USGS



BIOLOGICAL AND ECOTOXICOLOGICAL CHARACTERISTICS OF TERRESTRIAL VERTEBRATE SPECIES RESIDING IN ESTUARIES

Western Grebe Photo of Western Grebe by Don Getty; Website: www.dongettyphoto.com
(Photo by Don Getty, Website: www.dongettyphoto.com )
For more information about
Western Grebes, click photo to go to the 
Patuxent Bird ID InfoCenter


Patuxent Home

Biological Characteristics

Species

Aechmophorus occidentalis is identifiable by its long, thin neck, which is entirely white on the sides and front, and the long, daggerlike yellow to greenish bill. The head is strongly bicolored black and white in adult plumages and the eyes are a brilliant carmine. Males on the average are larger than females (972 grams vs 822 grams), otherwise there are no measurable differences except for the bill length and depth (Johnsgard, 1987). In juveniles, the crown and hindneck are dark gray or dusky, the borders of the dark areas are not sharply defined, and the back feathers are edged with grayish white (Johnsgard, 1987).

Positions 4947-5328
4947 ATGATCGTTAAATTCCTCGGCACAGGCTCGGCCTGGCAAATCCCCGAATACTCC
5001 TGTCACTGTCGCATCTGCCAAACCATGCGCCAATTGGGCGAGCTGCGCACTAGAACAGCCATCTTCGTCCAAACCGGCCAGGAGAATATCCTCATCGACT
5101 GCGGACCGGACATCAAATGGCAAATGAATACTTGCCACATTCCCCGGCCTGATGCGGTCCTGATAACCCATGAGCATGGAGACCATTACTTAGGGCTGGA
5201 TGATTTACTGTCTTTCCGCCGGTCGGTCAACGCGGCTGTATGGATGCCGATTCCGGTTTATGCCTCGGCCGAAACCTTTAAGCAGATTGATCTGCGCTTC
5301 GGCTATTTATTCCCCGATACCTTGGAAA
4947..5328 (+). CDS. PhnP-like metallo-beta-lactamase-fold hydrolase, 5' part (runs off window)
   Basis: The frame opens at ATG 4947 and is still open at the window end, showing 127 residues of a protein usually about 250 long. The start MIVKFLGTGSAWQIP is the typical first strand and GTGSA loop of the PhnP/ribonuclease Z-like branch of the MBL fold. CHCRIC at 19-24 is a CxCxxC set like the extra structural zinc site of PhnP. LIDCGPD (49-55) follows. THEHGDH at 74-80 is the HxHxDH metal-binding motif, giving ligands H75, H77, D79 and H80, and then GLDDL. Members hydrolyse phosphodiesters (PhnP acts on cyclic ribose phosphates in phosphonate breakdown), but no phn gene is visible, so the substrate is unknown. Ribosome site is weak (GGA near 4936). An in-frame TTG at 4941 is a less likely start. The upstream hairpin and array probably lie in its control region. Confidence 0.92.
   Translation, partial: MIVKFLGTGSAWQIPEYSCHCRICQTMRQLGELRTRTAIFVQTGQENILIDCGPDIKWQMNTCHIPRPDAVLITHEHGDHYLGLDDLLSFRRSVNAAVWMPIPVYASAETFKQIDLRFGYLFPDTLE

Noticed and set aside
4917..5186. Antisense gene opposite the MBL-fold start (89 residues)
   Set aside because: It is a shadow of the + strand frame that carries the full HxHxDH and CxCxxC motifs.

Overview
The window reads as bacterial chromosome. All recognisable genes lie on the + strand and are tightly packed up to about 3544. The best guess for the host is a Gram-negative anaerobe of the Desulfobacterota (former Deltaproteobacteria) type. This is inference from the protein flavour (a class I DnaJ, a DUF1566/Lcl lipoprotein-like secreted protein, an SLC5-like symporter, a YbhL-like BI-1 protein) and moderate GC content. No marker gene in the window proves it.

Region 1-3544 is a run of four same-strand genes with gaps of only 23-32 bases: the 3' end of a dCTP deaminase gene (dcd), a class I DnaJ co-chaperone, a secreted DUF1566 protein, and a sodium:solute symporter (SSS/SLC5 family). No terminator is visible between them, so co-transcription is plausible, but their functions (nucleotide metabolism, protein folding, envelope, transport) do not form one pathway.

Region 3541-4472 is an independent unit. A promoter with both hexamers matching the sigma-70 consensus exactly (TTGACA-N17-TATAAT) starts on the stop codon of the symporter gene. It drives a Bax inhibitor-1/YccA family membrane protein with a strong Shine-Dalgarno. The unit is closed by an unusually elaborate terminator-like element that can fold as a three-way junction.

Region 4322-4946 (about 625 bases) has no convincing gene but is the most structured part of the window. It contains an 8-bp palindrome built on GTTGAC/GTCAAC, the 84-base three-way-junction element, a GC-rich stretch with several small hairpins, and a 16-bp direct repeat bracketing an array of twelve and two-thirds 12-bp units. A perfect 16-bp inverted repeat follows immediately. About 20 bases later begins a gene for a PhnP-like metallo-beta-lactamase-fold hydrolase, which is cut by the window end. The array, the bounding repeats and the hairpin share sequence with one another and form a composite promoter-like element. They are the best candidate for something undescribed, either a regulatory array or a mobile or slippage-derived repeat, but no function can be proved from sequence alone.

Nesting and Status in Estuarine and Coastal Areas

This species is a winter migrant to estuaries. It is a colonial bird with hundreds, even thousands, of pairs at some lakes. Its nests are closely spaced (Palmer, 1962).  Lindvall and Low (1982) reported that 95% of nearly 400 observed nests were in colonies of 5 to 88 nests, with nest spacing about 30 meters for small colonies and 15 meters or less for colonies greater than 10 pairs (Johnsgard, 1987). A mating pair builds a floating nest of wet or decaying vegetation anchored to submerged plants and incubates 2 – 4 pale bluish white eggs for about 24 days (Fix and Bezener, 2000). Young are brooded on their parents’ backs for the first few days after hatching. Adults have been observed carrying chicks overland (Johnsgard, 1987).  Both parents brood; the male tends to carry newly-hatched young more frequently than the female. The non-brooding parent brings food for the young (Storer and Nuechterlein, 1992).